In the 1980s, under the ownership of Peter Wheeler, a chemical engineer who had specialised in manufacturing components for the oil industry and TVR enthusiast, TVR moved away from naturally aspirated and turbocharged V6s back to large V8s, namely the Rover V8. In time, capacity grew from 3.5 to 5 litres. In 1988 TVR sourced a 5.0 litre Holden V8 through Tom Walkinshaw at Holden Special Vehicles. The engine was installed in the TVR White Elephant, a prototype car built for Wheeler by John Ravenscroft. The Holden powered TVR White Elephant was later replaced by the Rover V8 powered Griffith prototype.
Wheeler was a huge, huge favor to the company. At first, he introduced the TVR S Series. He re-introduced the classic design elements from the original M Series. Because of this, he also introduced an entirely new lineup of cars featuring its new design elements such as the TVR Chimaera, TVR Griffith, TVR Cerbera, TVR Tuscan, TVR Tamora, TVR T350, TVR Typhon and TVR Sagaris.
The TVR Tuscan was unveiled in 1999, and was offered in two body styles, a hardtop and a Targa top. Five different inline six engine options were offered to customers. Four of these were variants of the 4.0L Speed Six making different amounts of power and torque, depending on the trim level selected. The last was a 3.6L Speed Six which produced the same amount of power as the lowest-level 4.0 L engine, although slightly less torque.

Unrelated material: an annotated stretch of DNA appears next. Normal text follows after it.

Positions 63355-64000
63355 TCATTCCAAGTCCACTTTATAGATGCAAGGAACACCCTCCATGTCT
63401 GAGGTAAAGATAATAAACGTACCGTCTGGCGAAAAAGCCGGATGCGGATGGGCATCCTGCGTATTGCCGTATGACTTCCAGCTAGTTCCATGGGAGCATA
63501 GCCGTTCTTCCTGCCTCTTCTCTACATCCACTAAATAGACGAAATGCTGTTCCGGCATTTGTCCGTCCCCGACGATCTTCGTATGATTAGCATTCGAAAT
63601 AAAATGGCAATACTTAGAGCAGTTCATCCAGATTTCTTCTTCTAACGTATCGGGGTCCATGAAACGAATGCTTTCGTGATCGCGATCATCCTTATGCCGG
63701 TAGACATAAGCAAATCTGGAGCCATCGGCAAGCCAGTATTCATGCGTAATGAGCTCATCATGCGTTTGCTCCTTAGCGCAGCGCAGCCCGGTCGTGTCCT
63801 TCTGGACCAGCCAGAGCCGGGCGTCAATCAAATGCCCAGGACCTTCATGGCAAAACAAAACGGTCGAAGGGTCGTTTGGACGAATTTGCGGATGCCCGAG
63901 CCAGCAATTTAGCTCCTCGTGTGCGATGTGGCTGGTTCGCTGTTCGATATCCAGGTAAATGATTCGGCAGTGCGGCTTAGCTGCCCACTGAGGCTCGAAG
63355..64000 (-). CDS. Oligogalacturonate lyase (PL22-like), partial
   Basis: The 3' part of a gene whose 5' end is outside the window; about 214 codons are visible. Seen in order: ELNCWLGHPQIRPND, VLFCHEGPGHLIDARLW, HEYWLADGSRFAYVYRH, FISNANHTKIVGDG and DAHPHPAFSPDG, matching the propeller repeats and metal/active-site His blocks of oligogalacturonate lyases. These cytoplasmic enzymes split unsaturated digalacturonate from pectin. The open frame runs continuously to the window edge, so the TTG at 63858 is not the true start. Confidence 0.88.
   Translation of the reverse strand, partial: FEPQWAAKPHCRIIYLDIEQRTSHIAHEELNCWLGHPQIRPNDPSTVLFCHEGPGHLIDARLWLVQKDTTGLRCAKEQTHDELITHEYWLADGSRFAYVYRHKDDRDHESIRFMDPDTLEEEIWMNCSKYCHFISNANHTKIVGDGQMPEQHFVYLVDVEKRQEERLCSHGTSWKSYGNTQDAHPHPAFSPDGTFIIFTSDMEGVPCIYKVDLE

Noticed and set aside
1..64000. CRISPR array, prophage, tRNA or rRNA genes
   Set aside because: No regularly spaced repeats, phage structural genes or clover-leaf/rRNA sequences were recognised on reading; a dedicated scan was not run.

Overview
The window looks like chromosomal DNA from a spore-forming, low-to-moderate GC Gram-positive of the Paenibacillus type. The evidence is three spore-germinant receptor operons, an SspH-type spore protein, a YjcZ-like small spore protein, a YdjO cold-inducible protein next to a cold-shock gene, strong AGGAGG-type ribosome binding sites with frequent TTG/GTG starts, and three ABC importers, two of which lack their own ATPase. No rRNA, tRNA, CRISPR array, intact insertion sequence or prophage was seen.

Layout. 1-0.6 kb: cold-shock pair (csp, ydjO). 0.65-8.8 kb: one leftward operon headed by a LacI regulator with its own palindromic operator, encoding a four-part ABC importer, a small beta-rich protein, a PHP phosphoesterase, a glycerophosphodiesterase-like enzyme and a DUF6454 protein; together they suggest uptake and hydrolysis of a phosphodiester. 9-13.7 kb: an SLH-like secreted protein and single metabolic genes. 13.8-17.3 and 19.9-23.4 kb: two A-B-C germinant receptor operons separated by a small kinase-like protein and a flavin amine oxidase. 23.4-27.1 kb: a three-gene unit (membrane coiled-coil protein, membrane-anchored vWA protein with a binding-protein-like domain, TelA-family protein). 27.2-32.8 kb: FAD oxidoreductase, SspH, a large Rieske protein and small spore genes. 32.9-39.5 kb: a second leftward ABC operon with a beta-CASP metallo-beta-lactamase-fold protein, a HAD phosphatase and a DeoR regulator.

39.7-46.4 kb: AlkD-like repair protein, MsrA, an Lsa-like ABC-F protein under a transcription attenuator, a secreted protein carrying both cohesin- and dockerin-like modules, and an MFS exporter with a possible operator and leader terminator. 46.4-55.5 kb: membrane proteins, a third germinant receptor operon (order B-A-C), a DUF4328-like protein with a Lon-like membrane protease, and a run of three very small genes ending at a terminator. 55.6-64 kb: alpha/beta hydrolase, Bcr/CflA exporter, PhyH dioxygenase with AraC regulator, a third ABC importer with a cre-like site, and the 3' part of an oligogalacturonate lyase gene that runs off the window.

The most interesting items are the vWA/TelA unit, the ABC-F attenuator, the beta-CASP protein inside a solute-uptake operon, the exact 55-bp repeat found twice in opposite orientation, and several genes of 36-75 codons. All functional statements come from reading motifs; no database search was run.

The TVR Sagaris was unveiled in 2003, and then produced in 2005. Based on the TVR T350, the Sagaris was designed with endurance racing in mind. Several design features of the production model lend themselves to TVR’s intentions to use the car for such racing. The multitude of air vents, intake openings and other features on the bodywork allow the car to be driven for extended periods of time on race tracks with no modifications required for cooling and ventilation. It only came with one engine option, which was an in-house developed Inline-6 making 406HP, paired to a 5-speed manual.